Cirque du Soleil has filed for bankruptcy protection just three months after temporarily canceling dozens of its flashy acrobatic shows worldwide because of the . The Canadian company said it plans to fire about 3,500 circus workers and back-office employees as part of a restructuring plan.
A group of investors will inject $300 million in cash in the Montreal-based company to keep it afloat during bankruptcy proceedings, Cirque du Soleil said. The plan requires approval from a Québec judge.
It's a hard landing for a world-famous troupe that had started in the 1980s as a small group of street performers in Quebec and grew to become the largest theatrical producer in the world, performing in 450 cities across more than 50 countries for almost 200 million spectators.
"For the past 36 years, Cirque du Soleil has been a highly successful and profitable organization," CEO Daniel Lamarre said in a statement. "However, with zero revenues since the forced closure of all of our shows due to COVID-19, management had to act decisively to protect the company's future."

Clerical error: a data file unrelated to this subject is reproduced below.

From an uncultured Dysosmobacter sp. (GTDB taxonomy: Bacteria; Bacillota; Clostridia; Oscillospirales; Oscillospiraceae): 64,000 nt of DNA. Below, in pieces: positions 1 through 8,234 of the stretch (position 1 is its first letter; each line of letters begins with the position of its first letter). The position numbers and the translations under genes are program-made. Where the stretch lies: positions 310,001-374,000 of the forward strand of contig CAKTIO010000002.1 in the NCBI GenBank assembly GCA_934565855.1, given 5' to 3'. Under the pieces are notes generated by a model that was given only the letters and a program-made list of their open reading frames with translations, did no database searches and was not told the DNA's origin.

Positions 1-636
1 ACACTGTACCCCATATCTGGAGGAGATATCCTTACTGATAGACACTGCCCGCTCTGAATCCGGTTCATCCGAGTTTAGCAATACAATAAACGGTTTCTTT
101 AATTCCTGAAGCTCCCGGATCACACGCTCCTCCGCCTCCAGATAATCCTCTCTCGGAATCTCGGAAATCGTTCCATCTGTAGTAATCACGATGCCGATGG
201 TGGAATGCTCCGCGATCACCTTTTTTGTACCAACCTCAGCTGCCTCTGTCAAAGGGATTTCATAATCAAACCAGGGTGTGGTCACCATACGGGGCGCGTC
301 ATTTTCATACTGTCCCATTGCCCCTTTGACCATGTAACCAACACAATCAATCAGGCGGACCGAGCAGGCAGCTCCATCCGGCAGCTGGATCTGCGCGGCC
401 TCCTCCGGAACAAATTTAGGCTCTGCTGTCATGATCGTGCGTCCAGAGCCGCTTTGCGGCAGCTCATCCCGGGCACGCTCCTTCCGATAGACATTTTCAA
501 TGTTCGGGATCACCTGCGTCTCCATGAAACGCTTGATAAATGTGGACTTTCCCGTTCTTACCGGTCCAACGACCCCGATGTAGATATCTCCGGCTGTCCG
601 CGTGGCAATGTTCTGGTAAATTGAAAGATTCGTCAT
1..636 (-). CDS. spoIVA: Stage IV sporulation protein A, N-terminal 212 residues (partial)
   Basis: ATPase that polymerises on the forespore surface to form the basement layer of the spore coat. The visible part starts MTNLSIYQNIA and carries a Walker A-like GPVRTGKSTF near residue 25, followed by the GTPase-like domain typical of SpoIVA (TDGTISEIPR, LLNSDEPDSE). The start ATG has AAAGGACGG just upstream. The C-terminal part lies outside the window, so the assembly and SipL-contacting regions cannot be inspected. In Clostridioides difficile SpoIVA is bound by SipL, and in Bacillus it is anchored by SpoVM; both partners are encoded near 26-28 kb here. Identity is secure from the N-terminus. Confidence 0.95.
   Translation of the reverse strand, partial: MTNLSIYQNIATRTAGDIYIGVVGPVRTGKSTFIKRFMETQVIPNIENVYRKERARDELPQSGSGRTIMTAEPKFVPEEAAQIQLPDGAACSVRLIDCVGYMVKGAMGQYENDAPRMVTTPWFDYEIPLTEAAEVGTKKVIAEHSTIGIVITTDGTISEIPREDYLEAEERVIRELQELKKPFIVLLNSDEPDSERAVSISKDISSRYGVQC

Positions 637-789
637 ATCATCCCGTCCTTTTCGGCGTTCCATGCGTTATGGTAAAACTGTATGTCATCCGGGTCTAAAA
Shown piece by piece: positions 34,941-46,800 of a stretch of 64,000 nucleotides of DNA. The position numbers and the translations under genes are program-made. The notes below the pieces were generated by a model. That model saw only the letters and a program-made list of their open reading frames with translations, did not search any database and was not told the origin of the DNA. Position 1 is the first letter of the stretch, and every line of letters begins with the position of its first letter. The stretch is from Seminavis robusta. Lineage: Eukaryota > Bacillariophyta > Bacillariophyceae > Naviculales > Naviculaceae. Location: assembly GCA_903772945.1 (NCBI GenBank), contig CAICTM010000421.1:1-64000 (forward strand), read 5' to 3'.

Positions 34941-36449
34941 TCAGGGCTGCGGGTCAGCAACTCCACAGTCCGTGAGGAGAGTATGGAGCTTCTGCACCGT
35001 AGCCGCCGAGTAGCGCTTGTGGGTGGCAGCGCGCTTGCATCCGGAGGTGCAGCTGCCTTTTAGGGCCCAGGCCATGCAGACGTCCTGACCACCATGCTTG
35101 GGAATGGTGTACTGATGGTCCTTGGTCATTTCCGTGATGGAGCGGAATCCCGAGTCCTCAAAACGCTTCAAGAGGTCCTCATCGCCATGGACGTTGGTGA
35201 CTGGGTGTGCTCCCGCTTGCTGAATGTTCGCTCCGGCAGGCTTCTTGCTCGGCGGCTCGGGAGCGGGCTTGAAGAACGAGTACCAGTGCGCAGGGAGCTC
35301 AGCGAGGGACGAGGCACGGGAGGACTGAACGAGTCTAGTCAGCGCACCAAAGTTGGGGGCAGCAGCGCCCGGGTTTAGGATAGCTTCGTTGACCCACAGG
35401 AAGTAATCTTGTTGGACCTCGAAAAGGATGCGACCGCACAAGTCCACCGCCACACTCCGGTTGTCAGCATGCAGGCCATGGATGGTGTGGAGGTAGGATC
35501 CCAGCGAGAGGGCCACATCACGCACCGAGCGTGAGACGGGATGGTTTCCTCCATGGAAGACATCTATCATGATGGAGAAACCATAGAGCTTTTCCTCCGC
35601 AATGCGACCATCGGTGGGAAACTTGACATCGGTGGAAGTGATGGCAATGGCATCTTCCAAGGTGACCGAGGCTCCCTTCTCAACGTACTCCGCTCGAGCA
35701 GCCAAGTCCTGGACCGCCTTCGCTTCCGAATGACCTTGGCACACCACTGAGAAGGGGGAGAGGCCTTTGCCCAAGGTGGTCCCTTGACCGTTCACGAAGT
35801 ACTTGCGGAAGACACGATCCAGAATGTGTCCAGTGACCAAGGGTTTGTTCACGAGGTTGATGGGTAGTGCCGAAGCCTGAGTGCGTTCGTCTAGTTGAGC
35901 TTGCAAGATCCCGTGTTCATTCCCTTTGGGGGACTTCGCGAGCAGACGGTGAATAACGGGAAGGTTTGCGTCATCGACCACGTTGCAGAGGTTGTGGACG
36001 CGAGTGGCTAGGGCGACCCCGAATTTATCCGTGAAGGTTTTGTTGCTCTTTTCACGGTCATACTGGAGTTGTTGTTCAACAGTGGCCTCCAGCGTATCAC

It's unclear if Cirque du Soleil will refund ticket holders for their purchase. The company stopped short of saying no refunds on its website and has instead advised its customers "to hold on to their tickets."
Cirque du Soleil temporarily closed its Las Vegas and Orlando shows on March 15 and 17, respectively, due to the coronavirus pandemic. All told, the company has canceled 44 U.S. shows including in Boston, Chicago, Denver, Houston, New Orleans and Salt Lake City. The entertainment company, which tours worldwide, began canceling its shows in Italy, Russia, Israel, Australia, South Korea and Egypt on March 13.
Cirque du Soleil officials said they "have no clear timeline on when we will be allowed to get back on stage."
About $5 million of the $300 million in cash will go toward paying Cirque du Soleil's contractors, including freelance artists. Another $15 million will pay ongoing benefits to terminated employees who were laid off but the company intends to bring back.
Soon after canceling shows, Cirque du Soleil laid off nearly 4,700 employees, or 95% of its workforce, a move Lamarre said was necessary to weather financial hit from COVID-19.
In an FAQ on its website, Cirque du Soleil said it is not bankrupt. But the company is filing for relief from its debts under Chapter 15 of the U.S. bankruptcy code, a way for non-U.S. companies to seek protection from creditors in an American bankruptcy court.
Cirque du Soleil also filed a restructuring plan Monday under Canada's Companies' Creditors Arrangement Act and wants to submit a similar filing in a U.S. bankruptcy court in coming days.
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